2. Beyer, M.: 1972, “Physische Beobachtungen von Kometen XVII”, Astron. Nach., 293, 241–257.Google Scholar
  3. Bobrovnikoff, N. T.: 1941, “Investigations of the Brightness of Comets, Part I”, Contr. of the Perkins Observatory, No. 15.Google Scholar
  4. Bobrovnikoff, N. T.: 1942, “Investigations of the Brightness of Comets, Part II”, Contr. of the Perkins observatory, No. 16.Google Scholar
  5. Bortle, J. E. 1991, “Post-perihelion Survival of Comets with Small q”, Inter. Comet Quart., 13, 89–91.Google Scholar
  6. Cochran, A. L. 1990, “Are all Comets Created Equal ?”, Asteroids, Comets, Meteors III, ed. C. I. Lagerkvist et al, Uppsala Univ., 281–284.Google Scholar
  7. Goldreich, P. and Ward, W. R.: 1973, “The Formation of Planetesimals”, Astrophys. J., 183, 1051–1061.Google Scholar
  8. Duncan, M., Quinn, T., and Tremaine, S.: 1987, “The Formation and Extent of the Solar System Comet Cloud”, Astrophys. J., 94, 1330–1338.Google Scholar
  9. Duncan, M., Quinn, T., and Tremaine, S.: 1988, “The Origin of Short-period Comets”, Astrophys. J., 328, L-69–73.Google Scholar
  10. Fernandez, J. A.: 1980, “On the Existence of a Comet Belt Beyond Neptune”, Mon. Not. Roy. Astr. Soc., 192, 481–491.Google Scholar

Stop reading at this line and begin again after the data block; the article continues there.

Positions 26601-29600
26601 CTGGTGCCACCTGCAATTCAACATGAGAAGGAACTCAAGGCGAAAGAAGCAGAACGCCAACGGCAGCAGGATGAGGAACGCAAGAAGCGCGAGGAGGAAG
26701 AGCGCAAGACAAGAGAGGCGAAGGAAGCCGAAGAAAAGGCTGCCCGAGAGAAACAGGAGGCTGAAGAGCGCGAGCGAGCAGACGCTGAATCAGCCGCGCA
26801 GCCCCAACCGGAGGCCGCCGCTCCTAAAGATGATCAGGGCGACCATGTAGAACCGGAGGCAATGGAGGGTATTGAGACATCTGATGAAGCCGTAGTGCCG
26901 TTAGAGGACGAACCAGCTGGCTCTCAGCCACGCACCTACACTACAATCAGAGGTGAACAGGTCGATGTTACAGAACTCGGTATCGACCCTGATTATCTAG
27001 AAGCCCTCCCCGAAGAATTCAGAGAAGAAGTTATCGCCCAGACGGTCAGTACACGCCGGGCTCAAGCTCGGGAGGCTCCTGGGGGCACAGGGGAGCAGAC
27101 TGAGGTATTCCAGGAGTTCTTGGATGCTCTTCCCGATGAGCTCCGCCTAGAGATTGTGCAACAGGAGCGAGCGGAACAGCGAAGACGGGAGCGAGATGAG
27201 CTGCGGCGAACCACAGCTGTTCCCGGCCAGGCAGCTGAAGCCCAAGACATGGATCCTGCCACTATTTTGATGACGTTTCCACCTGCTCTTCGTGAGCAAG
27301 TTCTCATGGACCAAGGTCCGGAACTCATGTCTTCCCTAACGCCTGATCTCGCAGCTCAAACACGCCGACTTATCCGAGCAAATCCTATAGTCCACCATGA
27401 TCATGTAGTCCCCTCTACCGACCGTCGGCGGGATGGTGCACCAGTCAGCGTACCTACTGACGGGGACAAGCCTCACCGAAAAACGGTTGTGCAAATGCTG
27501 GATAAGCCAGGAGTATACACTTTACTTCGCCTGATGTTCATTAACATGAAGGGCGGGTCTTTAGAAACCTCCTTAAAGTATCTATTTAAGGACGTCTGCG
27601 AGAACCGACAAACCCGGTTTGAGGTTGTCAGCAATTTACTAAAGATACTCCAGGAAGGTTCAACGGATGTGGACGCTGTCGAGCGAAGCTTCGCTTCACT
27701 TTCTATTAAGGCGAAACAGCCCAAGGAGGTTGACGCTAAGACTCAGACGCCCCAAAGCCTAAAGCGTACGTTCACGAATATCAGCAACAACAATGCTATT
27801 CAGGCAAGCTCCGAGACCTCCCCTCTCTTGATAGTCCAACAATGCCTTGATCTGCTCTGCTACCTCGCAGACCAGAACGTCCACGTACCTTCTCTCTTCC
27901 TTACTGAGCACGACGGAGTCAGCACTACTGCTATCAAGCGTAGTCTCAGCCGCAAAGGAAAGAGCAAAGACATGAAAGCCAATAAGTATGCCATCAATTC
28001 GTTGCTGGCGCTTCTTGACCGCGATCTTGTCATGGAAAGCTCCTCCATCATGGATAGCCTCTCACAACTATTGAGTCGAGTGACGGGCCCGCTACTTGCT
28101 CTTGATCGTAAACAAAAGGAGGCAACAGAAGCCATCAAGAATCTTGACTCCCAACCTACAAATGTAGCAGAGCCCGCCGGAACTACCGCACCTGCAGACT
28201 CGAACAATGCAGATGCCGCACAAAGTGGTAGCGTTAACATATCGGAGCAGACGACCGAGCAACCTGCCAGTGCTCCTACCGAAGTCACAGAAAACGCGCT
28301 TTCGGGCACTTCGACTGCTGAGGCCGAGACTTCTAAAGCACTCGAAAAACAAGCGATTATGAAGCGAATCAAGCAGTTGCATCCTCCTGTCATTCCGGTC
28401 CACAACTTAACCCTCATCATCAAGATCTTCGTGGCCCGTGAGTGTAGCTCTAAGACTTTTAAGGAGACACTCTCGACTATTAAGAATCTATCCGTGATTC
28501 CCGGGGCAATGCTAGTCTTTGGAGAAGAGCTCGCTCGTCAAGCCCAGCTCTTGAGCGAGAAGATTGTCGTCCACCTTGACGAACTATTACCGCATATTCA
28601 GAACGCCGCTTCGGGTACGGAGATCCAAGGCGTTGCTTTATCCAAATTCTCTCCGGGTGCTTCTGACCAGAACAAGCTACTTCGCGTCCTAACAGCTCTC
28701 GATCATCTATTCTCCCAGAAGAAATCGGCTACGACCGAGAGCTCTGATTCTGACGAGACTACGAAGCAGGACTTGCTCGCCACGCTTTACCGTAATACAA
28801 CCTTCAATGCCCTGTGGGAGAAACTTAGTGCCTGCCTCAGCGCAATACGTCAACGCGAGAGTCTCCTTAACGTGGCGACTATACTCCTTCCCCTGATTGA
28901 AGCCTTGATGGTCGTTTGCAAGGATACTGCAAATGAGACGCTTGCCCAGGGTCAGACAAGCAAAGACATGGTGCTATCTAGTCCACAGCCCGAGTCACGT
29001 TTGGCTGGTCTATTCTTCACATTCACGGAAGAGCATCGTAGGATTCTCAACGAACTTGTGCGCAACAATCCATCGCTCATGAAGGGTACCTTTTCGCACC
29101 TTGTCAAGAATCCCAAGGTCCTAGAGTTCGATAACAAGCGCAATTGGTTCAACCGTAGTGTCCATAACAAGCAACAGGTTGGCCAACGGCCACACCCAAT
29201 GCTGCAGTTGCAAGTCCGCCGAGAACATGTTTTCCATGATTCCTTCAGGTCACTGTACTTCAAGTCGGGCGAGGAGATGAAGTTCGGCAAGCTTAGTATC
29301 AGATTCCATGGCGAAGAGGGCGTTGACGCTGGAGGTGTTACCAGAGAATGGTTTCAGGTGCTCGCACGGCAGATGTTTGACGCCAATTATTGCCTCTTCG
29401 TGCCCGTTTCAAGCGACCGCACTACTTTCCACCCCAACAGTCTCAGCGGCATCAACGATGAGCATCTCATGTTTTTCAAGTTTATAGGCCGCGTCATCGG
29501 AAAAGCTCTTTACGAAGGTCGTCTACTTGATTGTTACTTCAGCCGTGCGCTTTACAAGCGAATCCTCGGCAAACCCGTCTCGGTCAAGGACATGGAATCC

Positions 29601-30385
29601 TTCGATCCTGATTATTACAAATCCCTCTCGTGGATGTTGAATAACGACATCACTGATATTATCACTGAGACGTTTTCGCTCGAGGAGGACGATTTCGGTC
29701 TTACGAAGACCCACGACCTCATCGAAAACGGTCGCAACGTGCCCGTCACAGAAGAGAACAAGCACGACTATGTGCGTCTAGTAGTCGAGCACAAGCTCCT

11. Green, S. F., Meadows, A. J., and Davies, J. K.: 1985, “Infrared Observations of the Extinct cometary Candidate Minor Planet (3200) 1983TB”, Mon. Not. R. A. S., 214, 29p–36p.Google Scholar
  12. Halliday, I.: 1988, “Geminid Fireballs and the Peculiar Asteroid 3200 Phaethon”, Icarus, 76, 279–294.Google Scholar
  13. Hartmann, W. K., Tholen, D. J., and Cruikshank, D. P.: 1987, “The Relationship of Active Comets, ‘Extinct’ Comets, and Dark Asteroids”, Icarus,69, 33–50.Google Scholar
  14. Hills, J.G.: 1981, “Comet showers and the Steady-State Infall of Comets From the Oort Clouds”, Astron. J., 86, 1730–1740.Google Scholar
  15. Hills, J. G.: 1982, “The Formation of Comets by Radiation Pressure in the Outer Protosun”, Astron. J., 87, 906–910.Google Scholar
  16. Joss, P. C.: 1973, “On the origin of short-period Comets”, Astron. Astrophys., 25, 271–273.Google Scholar
  17. Kresák, L.: 1979, “Dynamical Interrelations Among Comets and Asteroids”, Asteroids, ed. T. Gehrels, Univ. Arizona Press, 289–309.Google Scholar
  18. Kuiper, G. P.: 1951, “On theOrigin of the Solar System”, Astrophysics, Ed. J. A. Hynek, McGraw-Hill, NY, 357–424.Google Scholar
  19. Meech, K. J. and Belton, M. J. S.: 1989, “(2060) Chiron”, Bur. Ast. Telegrams, IAU, No. 4770.Google Scholar